• I'm sorry, I don't understand why non-cross-platform-ness is an objection to a web browser. The web is (ideally) platform- and browser-agnostic. Standards exist to ensure this. The browser is "simply" a viewer. What does the Omni Group gain by going cross-platform? How does that benefit the browser? How does it even benefit the user?

            I'll set aside the impracticality/impossibility of making OW cross-platform. It's Cocoa through-and-through.

            But then I almost exclusively use OmniWeb, myself.

            I think that bundling OmniWeb would be a grand idea. Bundling IE with the Mac OS was fine when it was the best browser for the platform (showing off the Mac OS's capabilities), but it isn't and doesn't any more. So step aside.
        • by NutscrapeSucks ( 446616 ) on Friday February 22, 2002 @09:32PM (#3055529)
          "If they could just finish the JS and CSS support, OmniWeb could also make a great default browser."

          I'm sorry, but that ain't going to happen any time soon. OminWeb has some great end-user features, but their HTML engine is essentially roughly at the Netscape 3.0 level. The _only_ thing it has going for it in the page rendering department is the Fuzzy Text. Considering it took Netscape, a much larger company, many years to develop a renderer that meets modern specs, I don't think we will see anything mindblowing out of Omni soon.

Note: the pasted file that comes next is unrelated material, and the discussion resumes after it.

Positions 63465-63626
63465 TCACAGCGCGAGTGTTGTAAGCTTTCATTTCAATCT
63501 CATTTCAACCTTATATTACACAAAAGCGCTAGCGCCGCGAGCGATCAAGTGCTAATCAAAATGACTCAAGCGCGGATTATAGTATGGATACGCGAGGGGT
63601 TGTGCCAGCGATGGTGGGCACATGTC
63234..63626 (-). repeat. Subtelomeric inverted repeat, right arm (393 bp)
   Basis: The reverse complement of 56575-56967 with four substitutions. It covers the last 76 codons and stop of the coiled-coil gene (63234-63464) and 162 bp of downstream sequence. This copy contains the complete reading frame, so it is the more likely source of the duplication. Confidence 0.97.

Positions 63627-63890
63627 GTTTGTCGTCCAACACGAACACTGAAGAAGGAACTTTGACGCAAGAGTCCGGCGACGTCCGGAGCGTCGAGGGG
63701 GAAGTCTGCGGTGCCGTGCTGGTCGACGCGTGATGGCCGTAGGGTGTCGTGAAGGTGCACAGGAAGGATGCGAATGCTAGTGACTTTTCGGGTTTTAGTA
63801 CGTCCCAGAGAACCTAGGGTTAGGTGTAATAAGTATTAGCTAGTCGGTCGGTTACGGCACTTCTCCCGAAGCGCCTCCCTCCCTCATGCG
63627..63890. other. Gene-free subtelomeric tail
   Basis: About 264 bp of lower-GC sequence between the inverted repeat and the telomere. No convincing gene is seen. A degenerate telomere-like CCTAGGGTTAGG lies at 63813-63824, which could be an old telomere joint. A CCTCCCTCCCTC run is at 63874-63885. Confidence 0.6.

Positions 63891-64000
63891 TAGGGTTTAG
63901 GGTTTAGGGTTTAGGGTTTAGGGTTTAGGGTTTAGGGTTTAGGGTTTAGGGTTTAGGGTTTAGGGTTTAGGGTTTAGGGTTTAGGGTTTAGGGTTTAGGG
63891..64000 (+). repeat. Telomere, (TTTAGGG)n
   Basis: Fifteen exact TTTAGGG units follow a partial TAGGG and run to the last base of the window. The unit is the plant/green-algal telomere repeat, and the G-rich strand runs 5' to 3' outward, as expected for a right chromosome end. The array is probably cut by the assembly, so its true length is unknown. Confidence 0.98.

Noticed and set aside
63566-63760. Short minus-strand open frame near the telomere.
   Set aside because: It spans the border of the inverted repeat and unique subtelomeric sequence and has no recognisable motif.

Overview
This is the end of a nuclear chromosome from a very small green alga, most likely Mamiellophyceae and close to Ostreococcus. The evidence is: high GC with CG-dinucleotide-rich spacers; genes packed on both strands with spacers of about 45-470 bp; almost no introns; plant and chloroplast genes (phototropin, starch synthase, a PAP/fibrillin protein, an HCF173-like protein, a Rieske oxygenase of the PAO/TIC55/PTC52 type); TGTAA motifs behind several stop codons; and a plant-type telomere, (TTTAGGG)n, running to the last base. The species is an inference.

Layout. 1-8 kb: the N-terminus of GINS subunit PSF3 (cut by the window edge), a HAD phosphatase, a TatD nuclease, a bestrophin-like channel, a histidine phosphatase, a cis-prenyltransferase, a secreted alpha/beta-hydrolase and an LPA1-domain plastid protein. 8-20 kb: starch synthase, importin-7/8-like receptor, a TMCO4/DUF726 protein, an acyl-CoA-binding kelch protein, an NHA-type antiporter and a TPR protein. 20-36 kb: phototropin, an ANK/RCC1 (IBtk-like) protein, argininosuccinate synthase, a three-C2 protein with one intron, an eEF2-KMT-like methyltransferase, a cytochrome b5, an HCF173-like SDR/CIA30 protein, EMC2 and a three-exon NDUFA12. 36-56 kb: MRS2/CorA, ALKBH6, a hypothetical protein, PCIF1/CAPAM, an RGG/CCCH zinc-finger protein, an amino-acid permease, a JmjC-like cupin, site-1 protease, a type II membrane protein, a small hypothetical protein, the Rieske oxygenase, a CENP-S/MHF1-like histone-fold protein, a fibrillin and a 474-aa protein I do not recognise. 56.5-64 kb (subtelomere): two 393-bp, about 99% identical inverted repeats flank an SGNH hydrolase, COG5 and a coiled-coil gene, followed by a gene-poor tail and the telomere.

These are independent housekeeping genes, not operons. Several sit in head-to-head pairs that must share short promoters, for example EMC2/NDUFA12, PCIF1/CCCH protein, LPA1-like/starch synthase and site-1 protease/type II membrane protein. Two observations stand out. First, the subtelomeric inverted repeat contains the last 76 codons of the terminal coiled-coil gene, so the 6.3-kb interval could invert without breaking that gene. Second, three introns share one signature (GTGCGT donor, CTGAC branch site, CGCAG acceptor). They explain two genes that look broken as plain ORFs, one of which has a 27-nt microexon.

A much more interesting project is Chimera [], which is a Mozilla fork to (really) support Aqua. Personally, I would have liked to see the smart folks at Omni get involved something like this under the NPL, but instead their shareware plans will probably be obliviated.

          (And while all of these browsers are great, I doubt IE is going away anytime soon, because it's defaultness was pretty much the cornerstone of the Apple-MS deal.)